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Well... I got almost all the parts in, and looks like everything might be in tip-top shape. Time'll tell on that one. For now, this should be a rather complete build, might make a few minor additions in time:

CPU: Intel Core i7 4790K LGA1150
CPU Cooler: Cooler Master Hyper 212 EVO
Motherboard: ASUS Z97 RoG Maximus VII Hero
RAM: Corsair Vengeance Pro 16GB DDR3-2400 (2 x 8GB)
GPU: EVGA GeForce GTX 980 SuperClocked ACX 2.0
PSU: EVGA SuperNOVA 850 G2 850W
Case: Cooler Master CM Storm Trooper Full ATX (possibly the Windowd Edition)
SSD: Intel 730 Series 480GB
HDD: Seagate Desktop 4TB HDD Kit 7200RPM
ODD1: Pioneer BDR-2209 16x BD-RE
ODD2: LG 12x BD-ROM
Wi-Fi: ASUS PCE-N15 Wireless-N Card
Hauppauge WinTV-HVR-2250 TV Card

Monitor: ASUS VG278HE 27" 144Hz 3D Ready Monitor
Speakers: Logitech Z506 5.1 Speakers
Keyboard: Logitech G710 Mechanical Gaming Keyboard Cherry MX Blue
Mouse: Logitech G502 Proteus Core Tunable Mouse
Wired Xbox 360 Controller
Logitech 9000 Webcam

All in all, looks like it should be a rather complete build. Could eventually add a second SSD and add the ROG Front Base control panel, but those are certainly addons, and not really going to affect the build too much. For now, I'll get in touch with my next door neighbor (who happens to be in the IT field), and see what his analysis of this build would be like, and see what he might plan on doing for building this.
 

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No use harping on it, but the PSU is total overkill for that build

On a different note with upgrade paths, something that I do that is maybe unconventional lately with the rise of high capacity SSDs . . . I use three 2TB drives in RAID0 (Windows fake-raid version) for my game installs/saves and download / scratch area for other stuff (it's a media server/gaming server). This had a two-fold use for me. I didn't have any use for the 2TB drives anymore, and I didn't have enough SSD space for my game library.

The performance even on 3 green 2TB drives in windows raid is quite good. Better drives would be greater performance. Much cheaper than considering a 1TB SSD for me, because so many can be had second hand these days anyway. Recall that disk performance still only helps map loads and local autosaves anyway, no real-time improvements. That being said, I have really good disk performance with this, and it's useful to me to have a download staging area that can r/w at or above 300MB/s with more than one disk operation occurring at a time. I don't have any redundancy on these, it's performance only. However, with cloud saves on almost all my games and the ability to redownload game installers if needed . . . I don't have any qualms about the lack of redundancy. Obviously you don't get any redundancy on a single SSD either, but it's only one point of failure rather than two (or three in my case)
 

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No use harping on it, but the PSU is total overkill for that build

On a different note with upgrade paths, something that I do that is maybe unconventional lately with the rise of high capacity SSDs . . . I use three 2TB drives in RAID0 (Windows fake-raid version) for my game installs/saves and download / scratch area for other stuff (it's a media server/gaming server). This had a two-fold use for me. I didn't have any use for the 2TB drives anymore, and I didn't have enough SSD space for my game library.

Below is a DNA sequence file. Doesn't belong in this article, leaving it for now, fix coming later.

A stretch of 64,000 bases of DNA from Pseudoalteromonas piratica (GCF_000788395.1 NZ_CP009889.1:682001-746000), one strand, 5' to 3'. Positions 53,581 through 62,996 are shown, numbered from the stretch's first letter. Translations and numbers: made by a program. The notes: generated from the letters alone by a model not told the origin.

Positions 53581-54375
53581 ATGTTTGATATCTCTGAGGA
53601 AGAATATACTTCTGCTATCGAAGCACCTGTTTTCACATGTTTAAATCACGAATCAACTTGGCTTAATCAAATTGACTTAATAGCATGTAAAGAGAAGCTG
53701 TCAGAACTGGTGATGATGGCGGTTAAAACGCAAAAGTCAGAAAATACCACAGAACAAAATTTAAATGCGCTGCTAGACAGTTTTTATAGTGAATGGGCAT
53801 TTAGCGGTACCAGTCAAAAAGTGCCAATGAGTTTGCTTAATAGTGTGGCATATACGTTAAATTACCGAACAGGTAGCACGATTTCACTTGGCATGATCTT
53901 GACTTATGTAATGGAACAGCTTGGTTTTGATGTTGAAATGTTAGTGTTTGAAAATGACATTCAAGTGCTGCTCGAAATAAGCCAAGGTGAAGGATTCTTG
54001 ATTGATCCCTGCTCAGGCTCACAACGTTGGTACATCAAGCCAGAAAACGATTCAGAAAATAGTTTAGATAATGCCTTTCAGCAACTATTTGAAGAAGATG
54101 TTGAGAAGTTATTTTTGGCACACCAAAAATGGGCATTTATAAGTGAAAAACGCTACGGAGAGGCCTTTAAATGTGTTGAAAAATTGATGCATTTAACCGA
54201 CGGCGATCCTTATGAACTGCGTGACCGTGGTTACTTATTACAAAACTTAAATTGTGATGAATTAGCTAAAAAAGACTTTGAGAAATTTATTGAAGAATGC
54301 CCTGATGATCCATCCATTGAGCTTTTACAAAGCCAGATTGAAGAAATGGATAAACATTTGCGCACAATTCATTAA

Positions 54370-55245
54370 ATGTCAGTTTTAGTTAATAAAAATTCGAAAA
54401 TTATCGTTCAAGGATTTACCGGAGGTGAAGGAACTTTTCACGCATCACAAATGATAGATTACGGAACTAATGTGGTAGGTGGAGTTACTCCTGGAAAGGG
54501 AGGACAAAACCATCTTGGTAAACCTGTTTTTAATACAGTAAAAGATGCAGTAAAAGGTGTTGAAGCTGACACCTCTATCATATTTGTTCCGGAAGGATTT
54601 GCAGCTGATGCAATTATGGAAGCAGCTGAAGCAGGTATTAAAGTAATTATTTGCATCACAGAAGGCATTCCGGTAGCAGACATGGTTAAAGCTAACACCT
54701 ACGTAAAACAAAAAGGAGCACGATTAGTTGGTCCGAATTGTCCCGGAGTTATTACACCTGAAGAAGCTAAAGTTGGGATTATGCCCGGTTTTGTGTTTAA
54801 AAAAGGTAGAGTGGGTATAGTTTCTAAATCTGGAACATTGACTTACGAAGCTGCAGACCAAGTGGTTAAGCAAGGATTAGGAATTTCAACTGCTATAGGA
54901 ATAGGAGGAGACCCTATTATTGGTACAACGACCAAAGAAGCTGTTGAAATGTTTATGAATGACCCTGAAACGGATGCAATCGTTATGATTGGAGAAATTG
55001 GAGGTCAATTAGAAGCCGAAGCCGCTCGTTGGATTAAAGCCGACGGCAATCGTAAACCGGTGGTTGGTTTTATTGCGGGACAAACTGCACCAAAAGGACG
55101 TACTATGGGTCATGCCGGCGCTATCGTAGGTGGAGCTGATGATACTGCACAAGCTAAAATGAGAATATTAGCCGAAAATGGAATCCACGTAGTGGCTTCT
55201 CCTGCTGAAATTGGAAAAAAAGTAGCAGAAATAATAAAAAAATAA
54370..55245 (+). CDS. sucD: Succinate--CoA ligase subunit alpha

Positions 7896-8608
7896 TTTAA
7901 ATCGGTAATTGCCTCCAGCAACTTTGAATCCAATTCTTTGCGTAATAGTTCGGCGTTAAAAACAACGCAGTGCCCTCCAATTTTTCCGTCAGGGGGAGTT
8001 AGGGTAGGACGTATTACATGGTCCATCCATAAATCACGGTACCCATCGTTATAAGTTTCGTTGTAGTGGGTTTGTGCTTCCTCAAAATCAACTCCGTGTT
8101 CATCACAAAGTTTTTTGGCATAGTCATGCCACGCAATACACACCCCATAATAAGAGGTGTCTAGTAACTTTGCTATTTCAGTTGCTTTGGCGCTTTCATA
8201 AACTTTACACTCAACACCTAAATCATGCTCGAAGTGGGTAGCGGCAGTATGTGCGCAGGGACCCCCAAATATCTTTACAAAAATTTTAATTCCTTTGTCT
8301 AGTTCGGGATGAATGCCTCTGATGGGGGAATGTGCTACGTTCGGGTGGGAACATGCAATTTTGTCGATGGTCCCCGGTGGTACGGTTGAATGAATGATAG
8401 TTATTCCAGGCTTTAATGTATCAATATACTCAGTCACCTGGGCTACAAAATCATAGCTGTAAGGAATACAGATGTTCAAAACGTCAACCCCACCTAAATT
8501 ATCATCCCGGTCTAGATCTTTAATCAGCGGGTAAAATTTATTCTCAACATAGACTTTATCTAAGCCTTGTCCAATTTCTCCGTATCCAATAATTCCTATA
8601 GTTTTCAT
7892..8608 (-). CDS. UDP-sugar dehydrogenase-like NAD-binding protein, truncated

The performance even on 3 green 2TB drives in windows raid is quite good. Better drives would be greater performance. Much cheaper than considering a 1TB SSD for me, because so many can be had second hand these days anyway. Recall that disk performance still only helps map loads and local autosaves anyway, no real-time improvements. That being said, I have really good disk performance with this, and it's useful to me to have a download staging area that can r/w at or above 300MB/s with more than one disk operation occurring at a time. I don't have any redundancy on these, it's performance only. However, with cloud saves on almost all my games and the ability to redownload game installers if needed . . . I don't have any qualms about the lack of redundancy. Obviously you don't get any redundancy on a single SSD either, but it's only one point of failure rather than two (or three in my case)
He's better off with that PSU if he decides to add more later. But honestly, you reach a price point where going for a lower power PSU doesn't save you much money, if anything. I run a 1000w in mine and my comp maybe draws half that under full 100% unrealistic load. But going smaller wouldn't have saved me more than like $10-$20 since I got a good deal on this one. Besides I want to throw a second 970 in there in a couple months so the extra headroom is nice
 

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No use harping on it, but the PSU is total overkill for that build

On a different note with upgrade paths, something that I do that is maybe unconventional lately with the rise of high capacity SSDs . . . I use three 2TB drives in RAID0 (Windows fake-raid version) for my game installs/saves and download / scratch area for other stuff (it's a media server/gaming server). This had a two-fold use for me. I didn't have any use for the 2TB drives anymore, and I didn't have enough SSD space for my game library.

The performance even on 3 green 2TB drives in windows raid is quite good. Better drives would be greater performance. Much cheaper than considering a 1TB SSD for me, because so many can be had second hand these days anyway. Recall that disk performance still only helps map loads and local autosaves anyway, no real-time improvements. That being said, I have really good disk performance with this, and it's useful to me to have a download staging area that can r/w at or above 300MB/s with more than one disk operation occurring at a time. I don't have any redundancy on these, it's performance only. However, with cloud saves on almost all my games and the ability to redownload game installers if needed . . . I don't have any qualms about the lack of redundancy. Obviously you don't get any redundancy on a single SSD either, but it's only one point of failure rather than two (or three in my case)